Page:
AS the impact and spread of the new coronavirus Covid-19 increases, we are seeing many individuals and companies quickly adapt in an effort to curb the effect the pandemic has on their lives and businesses.

One way to achieve this is to look for entrepreneurial new ways of working under the protective measures currently in force, and to seek to protect the intellectual property rights these new ideas will rely upon. It is not surprising that in these uncertain times people continue to apply to register trade marks for their businesses – including new marks relating to Covid-19.

In the last month, records at the Intellectual Property Office show there have been applications for trade marks involving the words Corona, Coronavirus, and Covid-19 across a range of goods and services.

Some of these, as you might expect, are in relation to hand sanitiser or cleaning products, but the categories also include essential oils, beer, cider, clothing, accessories, and toys.

Some applications are perfectly sensible and may be approved, but for those of you alarmed that this behaviour feels like profiteering, you may be reassured to know that several others are unlikely to succeed.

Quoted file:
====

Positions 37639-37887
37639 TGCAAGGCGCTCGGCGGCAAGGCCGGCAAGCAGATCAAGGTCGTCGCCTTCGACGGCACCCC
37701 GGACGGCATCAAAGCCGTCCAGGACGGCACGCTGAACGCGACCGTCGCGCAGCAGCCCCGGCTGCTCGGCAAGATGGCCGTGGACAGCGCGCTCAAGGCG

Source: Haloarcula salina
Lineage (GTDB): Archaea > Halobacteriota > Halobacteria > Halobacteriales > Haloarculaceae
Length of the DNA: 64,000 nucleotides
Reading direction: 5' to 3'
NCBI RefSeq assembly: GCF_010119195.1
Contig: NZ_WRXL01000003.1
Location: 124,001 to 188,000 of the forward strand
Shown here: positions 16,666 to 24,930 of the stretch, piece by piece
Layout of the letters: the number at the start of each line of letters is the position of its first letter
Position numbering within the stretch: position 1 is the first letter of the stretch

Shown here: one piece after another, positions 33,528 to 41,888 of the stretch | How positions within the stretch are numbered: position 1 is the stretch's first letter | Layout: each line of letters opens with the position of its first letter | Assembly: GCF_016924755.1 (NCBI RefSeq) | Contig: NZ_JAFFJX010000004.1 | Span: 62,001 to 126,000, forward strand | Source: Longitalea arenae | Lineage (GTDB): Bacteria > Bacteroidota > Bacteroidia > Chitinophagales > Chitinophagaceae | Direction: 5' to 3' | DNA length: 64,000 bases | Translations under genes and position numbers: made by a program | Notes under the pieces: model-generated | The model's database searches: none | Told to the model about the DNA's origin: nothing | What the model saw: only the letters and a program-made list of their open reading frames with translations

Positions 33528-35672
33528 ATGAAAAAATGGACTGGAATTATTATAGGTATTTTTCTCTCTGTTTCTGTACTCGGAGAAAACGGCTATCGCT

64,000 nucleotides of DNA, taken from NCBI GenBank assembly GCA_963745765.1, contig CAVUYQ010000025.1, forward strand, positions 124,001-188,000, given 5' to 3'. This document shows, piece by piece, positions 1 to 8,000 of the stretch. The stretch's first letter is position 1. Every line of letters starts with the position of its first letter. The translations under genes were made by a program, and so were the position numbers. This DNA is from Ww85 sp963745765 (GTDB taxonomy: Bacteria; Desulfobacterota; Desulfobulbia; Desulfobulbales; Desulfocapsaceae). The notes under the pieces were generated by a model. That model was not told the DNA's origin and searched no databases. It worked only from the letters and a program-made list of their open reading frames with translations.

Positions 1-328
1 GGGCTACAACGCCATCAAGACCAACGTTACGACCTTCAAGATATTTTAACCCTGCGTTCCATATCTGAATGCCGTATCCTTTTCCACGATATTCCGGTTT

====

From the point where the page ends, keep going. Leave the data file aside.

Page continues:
There are certain things that can improve the likelihood of a successful registration, and also restrictions meaning there are mistakes to avoid.

One of these is that marks which are too descriptive in nature will not be registrable – for example, you would be unlikely to obtain a trade mark for the phrase “coronavirus testing services” in respect of those services.

Similarly, anybody trying to register a coronavirus trade mark for alcoholic drinks may encounter resistance from a certain brand of beer.

This is because the owner of an existing trade mark can prevent the registration of something similar if it might cause confusion, and in this case there is an argument that customers may think it’s a new product from that brand.

We always recommend that businesses seek professional advice when applying for a trade mark to help navigate the pitfalls and avoid wasting time and money.

For assistance with protecting or registering your IP rights, contact David Baines, Senior Solicitor in Intellectual Property and Commercial law at Lupton Fawcett on 01904 611411 or